No Help Wanted

I am a do-it-myself. If at all possible, I carry a task out without any assistance.  I do not desire any witnesses either. If I ask for someone’s help with something, it only means one thing — sheer desperation!

Once upon a time, mid-February 2020, I was dogsitting for my brother and sister-in-law at their place in the hills of southeastern Oklahoma.  They have three dogs and three donkeys too.  My duties didn’t include donkey-care since they are self-sufficient stationed in the pasture.

I noticed that the donkeys were coming up close to the house instead of keeping their distance in the pasture.  It was fun watching the doggies go after the donkeys to get them to go back from where they came from.  The dogs eventually came back to the house with their heads hanging low at their lack of success.

The joke was on me!

I was talking to my Mom on the phone after she had seen the pictures I posted on Facebook of one of the donkeys up close to the porch. She asked, “If you don’t walk the donkeys up that close, why not close the gate?” My Aspie brain didn’t even visit the proposition of the donkeys being trespassers, much less of them escaping the pasture through an open gate. After the phone call, I checked and as my Mom guessed, the smaller gate near the barn was open. Even worse is that I was the guilty party of leaving it open when I went for a walk in the pasture. If the doggies could talk, they would have asked me, “Whose side in the doggies vs. donkeys game are you on?”

My brother commented on my Facebook picture that the donkeys would leave BIGGER deposits than the dogs ever would. Until my brother’s comment, the donkey’s version of hockey putts in a few piles in the yard had not gotten my attention. Since I was the guilty party in allowing the donkeys to trespass, I considered it my job to transplant the “putts” to the other side of the fence on the pasture side.

It was a first-time task for me to deal with donkey deposits.  I figured the best tool of choice for this task was a shovel.  My brother has more than one barn of tools.   There were plenty of tools but none of them resembled a shovel.  I tried a rake but that didn’t work well.  When I saw I wasn’t being productive, I wracked my Aspie brain for another way.   What method did I come up with? I can say unequivocally that I did NOT do it the easy way. The first putt was the hardest one to do. After that, it got easier to pick up by hand and throw each one over the fence. I wouldn’t recommend doing this chore without hand gloves.  Oh, based on how many, the donkeys weren’t starving.

A few hours later after the disgusting donkey chore, I noticed my brother’s shovel sitting pretty next to a woodpile.  It was just a few feet from the fence that I had been throwing “donkey putts” over.  I laughed to myself.  Since the chore was history at that point, there was no point in tears.

Other people in my situation would have picked up on the clue that the donkeys were getting out of the pasture and that was a bad thing.  Other people might not have picked up on the clue but they would have called for help.  My brother is a jack-of-all-trades.  He can repair a tractor, tile a bathroom floor, and plant a garden without looking at a manual. He was just a phone call away, but it didn’t enter my mind to call him for help.  I will not ask for help unless I am desperate.  Despite the nauseating chore, I was pleased I had gotten the dunk back where it belonged all by MYSELF!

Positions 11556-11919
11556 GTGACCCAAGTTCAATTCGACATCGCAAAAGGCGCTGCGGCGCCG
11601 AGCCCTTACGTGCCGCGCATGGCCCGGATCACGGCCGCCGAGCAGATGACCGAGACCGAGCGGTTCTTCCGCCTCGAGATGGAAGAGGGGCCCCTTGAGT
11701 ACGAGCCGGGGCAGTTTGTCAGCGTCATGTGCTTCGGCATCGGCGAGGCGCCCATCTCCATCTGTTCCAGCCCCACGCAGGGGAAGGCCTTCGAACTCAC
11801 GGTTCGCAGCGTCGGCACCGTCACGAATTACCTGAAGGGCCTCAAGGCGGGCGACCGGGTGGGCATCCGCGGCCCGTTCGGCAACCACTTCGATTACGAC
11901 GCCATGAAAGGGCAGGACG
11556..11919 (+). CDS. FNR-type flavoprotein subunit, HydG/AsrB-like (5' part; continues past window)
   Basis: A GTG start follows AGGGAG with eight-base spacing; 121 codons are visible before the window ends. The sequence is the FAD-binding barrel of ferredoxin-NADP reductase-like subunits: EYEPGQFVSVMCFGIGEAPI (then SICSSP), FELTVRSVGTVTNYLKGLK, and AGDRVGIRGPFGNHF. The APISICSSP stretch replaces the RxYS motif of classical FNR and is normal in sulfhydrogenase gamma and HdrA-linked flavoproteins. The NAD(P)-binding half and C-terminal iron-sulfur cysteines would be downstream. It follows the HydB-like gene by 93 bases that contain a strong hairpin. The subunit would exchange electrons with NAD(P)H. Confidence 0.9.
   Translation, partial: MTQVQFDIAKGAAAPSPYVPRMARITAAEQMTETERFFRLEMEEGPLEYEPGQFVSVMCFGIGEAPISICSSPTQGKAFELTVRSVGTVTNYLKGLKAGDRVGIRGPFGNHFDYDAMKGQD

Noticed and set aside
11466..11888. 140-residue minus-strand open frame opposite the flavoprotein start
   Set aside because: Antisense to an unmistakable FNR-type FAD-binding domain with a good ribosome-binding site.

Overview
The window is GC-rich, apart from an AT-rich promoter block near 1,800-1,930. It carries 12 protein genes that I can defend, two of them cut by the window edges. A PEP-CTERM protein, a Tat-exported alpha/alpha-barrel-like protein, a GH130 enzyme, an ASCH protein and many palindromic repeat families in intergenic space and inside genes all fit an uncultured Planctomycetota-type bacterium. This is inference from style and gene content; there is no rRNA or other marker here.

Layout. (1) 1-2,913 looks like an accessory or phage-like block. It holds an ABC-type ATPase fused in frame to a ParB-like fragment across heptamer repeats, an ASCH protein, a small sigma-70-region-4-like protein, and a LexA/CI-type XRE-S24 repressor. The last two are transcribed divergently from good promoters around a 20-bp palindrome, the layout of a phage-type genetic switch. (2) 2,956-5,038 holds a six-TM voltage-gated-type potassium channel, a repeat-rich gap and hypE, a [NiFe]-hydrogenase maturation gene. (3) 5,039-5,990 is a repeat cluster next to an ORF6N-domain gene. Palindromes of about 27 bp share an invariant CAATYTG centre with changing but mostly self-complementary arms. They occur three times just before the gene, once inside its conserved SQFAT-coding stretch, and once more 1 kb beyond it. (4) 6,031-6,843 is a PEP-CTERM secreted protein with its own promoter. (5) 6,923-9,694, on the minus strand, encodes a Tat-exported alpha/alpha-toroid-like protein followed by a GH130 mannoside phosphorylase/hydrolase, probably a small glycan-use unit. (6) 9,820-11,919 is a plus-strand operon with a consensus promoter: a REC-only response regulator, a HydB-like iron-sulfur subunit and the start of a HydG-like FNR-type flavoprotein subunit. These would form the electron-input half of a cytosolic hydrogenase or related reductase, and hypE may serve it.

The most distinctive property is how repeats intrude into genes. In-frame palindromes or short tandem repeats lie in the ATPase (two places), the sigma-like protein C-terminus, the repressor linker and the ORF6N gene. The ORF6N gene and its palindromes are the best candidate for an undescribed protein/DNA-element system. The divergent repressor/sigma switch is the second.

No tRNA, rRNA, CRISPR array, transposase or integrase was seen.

I wish it was a simple task to ask for help when I’m in unchartered waters.  I feel too anxious to ask for help even from someone who is an expert in whatever those chartered waters are.  I prefer to do everything I can by myself and if I have to learn the hard way, so be it!





I plead guilty to being as stubborn as an old mule.  I don’t remember a specific time but I am pretty sure my Mom has informed me of this and probably more than once over the years dating back to childhood.


I moved in with my Mom after I moved back to my hometown after I retired.  Since my Mom’s hip replacement surgery, my chore list has increased many times over.  No complaints about that since I don’t like “idle” time.  The thing is I don’t imitate my Mom’s way of doing chores.  Such as the laundry.  Unlike the way my Mom does it, and probably how most people do it, I carry in my arms the laundry to the washer and the dryer rather than toting the load in my Mom’s laundry basket. She did ask why not use the basket, but I refused to give in.  So even though she scratches her head at me, I persist in doing it MY way!

I don’t mind amending MY way if I alone discover a different way of how to do whatever.  It’s similar to a mistake not bothering me as much provided I am the one who discovers the mistake.  If someone catches my goof and points it out to me, it feels every bit like a punch in the stomach.  I will not soon forget not only the mistake but the humiliation I felt when it was pointed out to me.

I occasionally go on vacation when my brother and sister-in-law do.  They go wherever and I have the privilege of hanging out at their home in another state where I am surrounded by hill country all to myself with their three lovely dogs.  That’s what I call the ideal “Aspie” vacation.  On some of my dogsitting trips, my brother asked me to pick vegetables from their small gardens.  He always leaves a map and drawings knowing I might not know a zucchini from a pepper.  Smart fellow, my brother.

I would pick what I thought was ripe enough to leave the vine and carry them by hand back to the house, wash them, leave them on the window sill to dry, and then later put in the fridge.  After doing it this way during several dog-sitting visits, I figured out there was an easier way of doing it.  I noticed a pail on the back porch area and that’s what got me to thinking of another way.  Instead of carrying the veggies, I could take the pail with me when I went garden shopping and carry the veggies back in the pail.  That way I might not drop any from the garden to the house and cut down on trips.